Currently we are using SQL 2008 for our development databases. We are planning to schedule maintance plan. so, please suggest the sequence of the maintance tasks.Thanks in advance, Veejay.
asked Aug 12 '10 at 08:35 AM in Default
Dont shrink the database, If your databases are in Full recovery mode make sure u take log backup along with full backup. If you dont want point in time recovery change the recovery model to simple, that way you dont need to maintain the logs. you can download and use this free super awsome script by Ola Hallengren for all your maintenance needs: SQL Server 2005 and 2008 - Backup, Integrity Check and Index Optimization
Here is [an article] on how to use the scripts.: http://www.simple-talk.com/sql/database-administration/automate-and-improve-your-database-maintenance-using-ola-hallengrens-free-script/
DaniSQL has a good answer, and in particular I agree you should not automatically shrink the databases. Personally, I do database shrinking only if there is an actual need for the space, I do it manually, and I then start requesting additional drives.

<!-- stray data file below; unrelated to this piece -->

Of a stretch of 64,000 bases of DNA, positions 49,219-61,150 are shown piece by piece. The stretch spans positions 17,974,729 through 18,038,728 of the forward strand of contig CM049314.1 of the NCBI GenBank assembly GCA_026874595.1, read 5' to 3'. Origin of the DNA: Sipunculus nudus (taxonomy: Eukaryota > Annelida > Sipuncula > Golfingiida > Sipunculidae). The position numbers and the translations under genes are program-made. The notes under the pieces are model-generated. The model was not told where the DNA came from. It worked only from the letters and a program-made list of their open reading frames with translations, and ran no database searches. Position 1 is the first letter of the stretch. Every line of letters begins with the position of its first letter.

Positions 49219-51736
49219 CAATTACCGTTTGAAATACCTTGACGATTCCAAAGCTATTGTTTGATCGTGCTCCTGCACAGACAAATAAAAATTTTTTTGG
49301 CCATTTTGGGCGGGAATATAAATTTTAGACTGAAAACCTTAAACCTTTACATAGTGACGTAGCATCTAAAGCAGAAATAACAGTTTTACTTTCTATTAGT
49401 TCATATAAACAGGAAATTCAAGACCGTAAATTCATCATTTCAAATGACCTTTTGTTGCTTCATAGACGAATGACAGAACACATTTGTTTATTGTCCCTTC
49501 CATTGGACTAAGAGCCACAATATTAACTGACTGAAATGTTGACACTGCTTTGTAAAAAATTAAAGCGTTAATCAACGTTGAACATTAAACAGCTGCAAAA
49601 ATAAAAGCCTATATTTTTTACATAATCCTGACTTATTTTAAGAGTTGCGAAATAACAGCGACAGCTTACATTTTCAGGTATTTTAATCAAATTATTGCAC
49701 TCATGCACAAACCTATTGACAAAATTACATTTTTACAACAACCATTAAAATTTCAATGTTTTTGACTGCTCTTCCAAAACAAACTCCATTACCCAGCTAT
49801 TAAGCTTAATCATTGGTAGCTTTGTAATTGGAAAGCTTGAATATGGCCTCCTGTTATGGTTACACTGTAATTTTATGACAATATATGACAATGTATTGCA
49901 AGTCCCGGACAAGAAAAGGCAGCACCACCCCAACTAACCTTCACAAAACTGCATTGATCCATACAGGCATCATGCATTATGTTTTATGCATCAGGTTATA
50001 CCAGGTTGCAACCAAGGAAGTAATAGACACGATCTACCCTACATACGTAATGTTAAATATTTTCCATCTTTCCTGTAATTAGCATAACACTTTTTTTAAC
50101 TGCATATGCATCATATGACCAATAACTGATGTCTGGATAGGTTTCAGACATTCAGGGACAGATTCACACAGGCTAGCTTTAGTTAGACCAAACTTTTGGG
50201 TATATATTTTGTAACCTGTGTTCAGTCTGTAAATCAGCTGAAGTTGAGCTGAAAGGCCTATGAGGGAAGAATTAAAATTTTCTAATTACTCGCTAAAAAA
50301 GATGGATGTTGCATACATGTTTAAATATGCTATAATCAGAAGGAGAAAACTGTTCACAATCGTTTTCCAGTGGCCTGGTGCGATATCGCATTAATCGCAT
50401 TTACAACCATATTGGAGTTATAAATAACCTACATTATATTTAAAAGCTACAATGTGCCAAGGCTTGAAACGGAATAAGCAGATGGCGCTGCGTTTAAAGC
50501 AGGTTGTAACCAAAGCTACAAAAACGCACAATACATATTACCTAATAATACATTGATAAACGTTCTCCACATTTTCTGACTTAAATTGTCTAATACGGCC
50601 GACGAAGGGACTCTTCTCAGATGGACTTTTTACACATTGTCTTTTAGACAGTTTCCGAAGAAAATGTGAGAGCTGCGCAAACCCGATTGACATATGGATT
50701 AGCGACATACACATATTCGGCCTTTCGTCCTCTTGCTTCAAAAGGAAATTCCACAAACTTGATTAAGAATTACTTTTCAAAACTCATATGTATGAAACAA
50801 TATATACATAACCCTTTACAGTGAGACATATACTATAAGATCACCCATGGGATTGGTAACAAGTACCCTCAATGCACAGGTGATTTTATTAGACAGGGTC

For very basic maintenance you can use the wizard to build a maintenance plan (I am assuming you are using SQL Server 2005 or later since you didn't specify). You loose a lot of control that way and that will cause problems in complex environments, but for a fairly simple environment with a true dedicated maintenance window, you can use the wizard and expect it take care of your needs for a while.
For more complex environments, well entire books have been written about that. In particular, you may want to look at Brad's Sure Guide to SQL Server Maintenance Plans (DBA Handbooks) ([http://www.amazon.com/Brads-Guide-Server-Maintenance-Handbooks/dp/1906434344/ref=sr_1_4?ie=UTF8&s=books&qid=1281648942&sr=8-4]): http://www.amazon.com/Brads-Guide-Server-Maintenance-Handbooks/dp/1906434344/ref=sr_1_4?ie=UTF8&s=books&qid=1281648942&sr=8-4
answered Aug 12 '10 at 02:46 PM